The Chicago Council on Global Affairs is proud to be part of the movement toward a long-term solution for global food security, as embodied in the Global Food Security Act of 2018 signed into law yesterday by President Donald Trump. The new legislation is a significant victory for U.S. leadership in worldwide efforts to advance global nutrition and alleviate poverty through agricultural development.
The act reaffirms the United States’ commitment to food security, but most importantly increases the authorization for these inclusive agricultural development programs for an additional five years. A triumph for bipartisanship, it passed without objection in the Senate and unanimously in the House. se programs direct the use of U.S. foreign assistance to bolster smallholder farmers, agriculture sectors, supply chains, maternal and child nutrition, community resilience and civil society engagement in developing countries.
“This overwhelmingly bipartisan legislation has given the Trump Administration an opportunity to add their stamp of leadership to global food security, and to highlight that international agricultural development is, in fact, consistent with a broad range of political philosophies.” said former U.S. Secretary of Agriculture Dan Glickman, a distinguished fellow for food and agriculture at the Council.
The Chicago Council on Global Affairs has recommended for over a decade that the U.S. commit to a long-term global food security strategy as a crucial component of its foreign policy. In that time, the Council has used expert task forces to conduct independent research and publish comprehensive reports on the leading edge of food security, connecting domestic priorities to the urgent need in low-income countries. The Council’s 2009 report on global hunger and poverty offered a framework for U.S. leadership that ultimately informed a decade of flourishing bipartisan support and global progress on food and nutrition security global food security programs in U.S. history, including the Feed the Future initiative.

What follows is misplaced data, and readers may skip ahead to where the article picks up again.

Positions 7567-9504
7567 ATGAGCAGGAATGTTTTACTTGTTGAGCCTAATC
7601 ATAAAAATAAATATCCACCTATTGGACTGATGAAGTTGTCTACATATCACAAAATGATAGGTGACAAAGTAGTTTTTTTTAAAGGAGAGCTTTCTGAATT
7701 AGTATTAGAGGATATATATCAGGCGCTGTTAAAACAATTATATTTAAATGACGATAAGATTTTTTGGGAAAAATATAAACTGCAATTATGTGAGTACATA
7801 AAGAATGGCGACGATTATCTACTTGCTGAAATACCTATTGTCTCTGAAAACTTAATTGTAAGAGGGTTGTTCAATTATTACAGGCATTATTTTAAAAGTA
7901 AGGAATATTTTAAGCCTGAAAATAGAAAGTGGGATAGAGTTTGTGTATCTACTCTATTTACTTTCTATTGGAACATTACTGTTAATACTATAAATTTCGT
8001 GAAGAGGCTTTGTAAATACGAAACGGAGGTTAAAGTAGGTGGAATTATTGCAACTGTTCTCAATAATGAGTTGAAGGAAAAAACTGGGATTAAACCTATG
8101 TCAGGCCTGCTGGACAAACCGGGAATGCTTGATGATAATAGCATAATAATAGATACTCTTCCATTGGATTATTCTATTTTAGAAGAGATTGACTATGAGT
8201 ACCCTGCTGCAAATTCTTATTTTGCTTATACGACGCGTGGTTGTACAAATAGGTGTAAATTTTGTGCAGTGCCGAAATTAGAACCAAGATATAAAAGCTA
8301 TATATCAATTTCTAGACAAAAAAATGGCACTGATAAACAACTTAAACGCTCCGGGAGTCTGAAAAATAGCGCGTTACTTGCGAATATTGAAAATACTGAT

On March 22, the Council released its most recent report “Youth for Growth,” detailing how youth employment in agriculture is vital for future global food security and stability. A compendium of the Council's research in global food and agriculture can be found here.
“Working to end global hunger is not just a matter of moral or humanitarian importance to Americans. Our task forces find that these efforts also have a significant positive impact on U.S. national security, while also creating economic opportunity for America's domestic producers and, of course, for the smallholder farmers at the core of this legislation.” said Catherine Bertini, former executive director of the World Food Programme and a distinguished fellow at the Council.
While the Council commends the five-year authorization, a permanent authorization would provide the best solution. This legislation is an important milestone, and the Council will continue lead in recommending ways to implement innovative solutions to global food security challenges.
Follow the Council’s global food and agriculture work here.